The naming convention for early Leica camera models was different in Europe than in the US. I will stay with the European naming convention for this article; the list below provides the equivalent USmodels.
TWO VERY DIFFERENT UPGRADES FOR EARLIER LEICAS TO III OR IIIA
Whenever new features in existing models or new models were released to the market, Leitz offered the possibility of applying the improvements to existing cameras and/or to convert them to the newest model. This was also the case when the Leica III, known as Model F in the US, was introduced. Conversions for screwmount Leicas were available until the late 50’s. Image A shows various conversion possibilities and their prices as of 1954 .
In this second article about Leica conversions, I will show two very different
conversions to Leica III or IIIa. I will show which parts in each camera have been replaced during conversion (and why) and explain why these parts allow us to determine the time when conversion was done. As a reference camera I am taking a very early chrome plated Leica II, S/N 108312. This camera is in original condition with all parts from the time of production. Based on parts found in both of the converted cameras I assume that each of them was converted only once. (image 1)
Let me translate part of the text below the table on image A. The table is valid for cameras with serial numbers above 160 000 and below 360 000. As a reminder, this represents what was available as of 1954.
“Repair and conversions of the oldest Model I’s with fixed and interchangeable lenses may not be possible any more due to the lack of spare parts, please ask for a quote. Upgrade to Standard as an exception only. Cameras with SN below 360 000 cannot be converted into IIIc, or IIIf. Chrome plating of black painted cameras on exception, please ask for quote. Cameras with SN below 160 000 require separate price quotation for adding synchronization.”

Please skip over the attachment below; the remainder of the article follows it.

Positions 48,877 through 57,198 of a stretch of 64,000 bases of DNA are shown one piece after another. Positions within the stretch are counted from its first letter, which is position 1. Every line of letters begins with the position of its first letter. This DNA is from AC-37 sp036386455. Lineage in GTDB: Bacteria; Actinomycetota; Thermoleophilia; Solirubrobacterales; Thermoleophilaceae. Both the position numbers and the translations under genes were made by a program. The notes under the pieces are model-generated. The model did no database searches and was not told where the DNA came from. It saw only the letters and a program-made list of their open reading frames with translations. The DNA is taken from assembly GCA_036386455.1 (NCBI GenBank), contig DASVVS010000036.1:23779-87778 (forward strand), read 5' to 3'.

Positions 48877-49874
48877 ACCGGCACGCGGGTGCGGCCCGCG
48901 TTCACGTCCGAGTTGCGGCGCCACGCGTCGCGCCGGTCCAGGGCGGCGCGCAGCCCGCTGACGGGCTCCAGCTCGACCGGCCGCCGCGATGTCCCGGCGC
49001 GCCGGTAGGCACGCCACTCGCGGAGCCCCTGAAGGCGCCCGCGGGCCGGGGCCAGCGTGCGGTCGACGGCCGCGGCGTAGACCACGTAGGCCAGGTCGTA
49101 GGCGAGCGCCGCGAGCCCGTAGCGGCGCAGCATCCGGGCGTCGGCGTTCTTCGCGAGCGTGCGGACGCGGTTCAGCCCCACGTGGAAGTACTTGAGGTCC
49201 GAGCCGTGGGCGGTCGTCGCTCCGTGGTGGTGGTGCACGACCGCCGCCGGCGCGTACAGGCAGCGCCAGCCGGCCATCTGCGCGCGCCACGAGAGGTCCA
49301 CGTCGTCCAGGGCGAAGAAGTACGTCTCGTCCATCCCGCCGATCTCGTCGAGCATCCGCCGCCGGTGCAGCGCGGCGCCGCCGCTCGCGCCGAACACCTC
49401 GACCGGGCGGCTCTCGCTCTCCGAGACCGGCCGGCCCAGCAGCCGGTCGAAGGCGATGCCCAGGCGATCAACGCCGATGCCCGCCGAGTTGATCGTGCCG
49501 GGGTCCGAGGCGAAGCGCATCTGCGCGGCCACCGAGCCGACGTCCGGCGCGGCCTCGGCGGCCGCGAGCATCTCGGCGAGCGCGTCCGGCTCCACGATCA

Both converted cameras were originally Leica II (model D): the 106 664 from 1933 and 87 538 from 1932 , they are now III, or IIIa. Both are black painted with nickel plated knobs. Comparing the top covers we may notice that they look different. However more significant differences are hidden inside. (image 2)
Let us start with details which may be seen from the outside and under the top cover. Both cameras received a new shell during conversion. The reference camera has an inspection cover screw on the rear side and thin pin (3mm) for the bottom cover. Converted cameras do not have this screw cover anymore and the pin is thicker (4.9mm). Camera S/N 87538 has as well the second pin for the flash mounting bracket (although the camera itself is not synced for flash). The pattern of the Vulcanite covering on 87538 is like that on the production cameras from the fifties, while the Vulcanite of 106664 is like that on the cameras from the early 30’s. (images 3 & 3a)
New shells required new film pressure plates as well. On the left is the pressure plate from the reference camera; on the right are the film pressure plates from both converted cameras (image 4)
Similarly, because of the new body shells the bottom covers have been replaced. On the photo below we see the bottom covers from inside. Let me call your attention to the film loading instruction plate which is in German only and the square notch on the stiffening bar on the bottom cover of the reference camera. Both converted cameras have instructions in four languages. Engravings “zu“ and “auf “ on camera 106 664 are filled with bismuth, while the bi-lingual engravings on 87538 are filled with white paint. These details are similar to production cameras from the 30’s and 50’s respectively. (images 5 & 6)